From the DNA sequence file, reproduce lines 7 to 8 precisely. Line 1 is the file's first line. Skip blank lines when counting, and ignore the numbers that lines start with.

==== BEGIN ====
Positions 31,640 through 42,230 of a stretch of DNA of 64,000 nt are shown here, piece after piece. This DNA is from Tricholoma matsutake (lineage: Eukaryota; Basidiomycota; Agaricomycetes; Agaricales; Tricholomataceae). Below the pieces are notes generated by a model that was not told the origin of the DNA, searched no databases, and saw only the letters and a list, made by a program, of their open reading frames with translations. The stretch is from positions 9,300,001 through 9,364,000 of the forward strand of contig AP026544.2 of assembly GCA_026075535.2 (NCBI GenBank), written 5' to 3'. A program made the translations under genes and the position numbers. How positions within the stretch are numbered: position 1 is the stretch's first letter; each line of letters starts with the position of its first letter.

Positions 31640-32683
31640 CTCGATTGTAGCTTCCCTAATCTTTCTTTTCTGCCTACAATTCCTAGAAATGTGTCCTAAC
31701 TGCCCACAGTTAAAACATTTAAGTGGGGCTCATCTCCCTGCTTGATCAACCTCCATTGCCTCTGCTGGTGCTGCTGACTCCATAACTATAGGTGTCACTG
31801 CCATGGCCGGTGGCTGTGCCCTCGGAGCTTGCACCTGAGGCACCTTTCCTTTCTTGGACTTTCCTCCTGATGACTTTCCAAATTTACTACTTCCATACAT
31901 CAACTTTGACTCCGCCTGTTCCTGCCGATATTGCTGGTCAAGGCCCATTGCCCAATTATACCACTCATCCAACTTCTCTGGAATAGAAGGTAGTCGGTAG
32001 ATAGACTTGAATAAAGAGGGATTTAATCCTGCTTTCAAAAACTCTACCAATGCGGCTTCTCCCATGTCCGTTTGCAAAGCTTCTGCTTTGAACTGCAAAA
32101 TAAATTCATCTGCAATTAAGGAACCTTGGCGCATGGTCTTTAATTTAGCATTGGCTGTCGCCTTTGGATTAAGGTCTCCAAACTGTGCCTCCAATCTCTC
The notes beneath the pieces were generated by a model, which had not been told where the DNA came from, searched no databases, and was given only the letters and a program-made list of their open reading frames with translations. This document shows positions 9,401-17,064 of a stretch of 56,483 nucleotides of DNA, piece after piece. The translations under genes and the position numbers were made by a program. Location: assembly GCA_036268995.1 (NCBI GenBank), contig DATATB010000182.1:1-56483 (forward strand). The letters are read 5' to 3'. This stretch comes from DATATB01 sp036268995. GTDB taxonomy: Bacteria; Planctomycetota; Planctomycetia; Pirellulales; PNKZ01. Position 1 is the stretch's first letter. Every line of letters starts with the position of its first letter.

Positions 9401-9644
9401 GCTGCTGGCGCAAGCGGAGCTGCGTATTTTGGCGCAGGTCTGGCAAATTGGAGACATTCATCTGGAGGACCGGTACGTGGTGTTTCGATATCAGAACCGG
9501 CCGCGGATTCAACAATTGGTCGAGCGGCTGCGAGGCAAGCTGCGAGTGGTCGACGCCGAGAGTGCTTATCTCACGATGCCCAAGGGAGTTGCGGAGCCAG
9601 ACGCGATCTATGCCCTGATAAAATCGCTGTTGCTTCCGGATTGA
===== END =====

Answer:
32001 ATAGACTTGAATAAAGAGGGATTTAATCCTGCTTTCAAAAACTCTACCAATGCGGCTTCTCCCATGTCCGTTTGCAAAGCTTCTGCTTTGAACTGCAAAA
32101 TAAATTCATCTGCAATTAAGGAACCTTGGCGCATGGTCTTTAATTTAGCATTGGCTGTCGCCTTTGGATTAAGGTCTCCAAACTGTGCCTCCAATCTCTC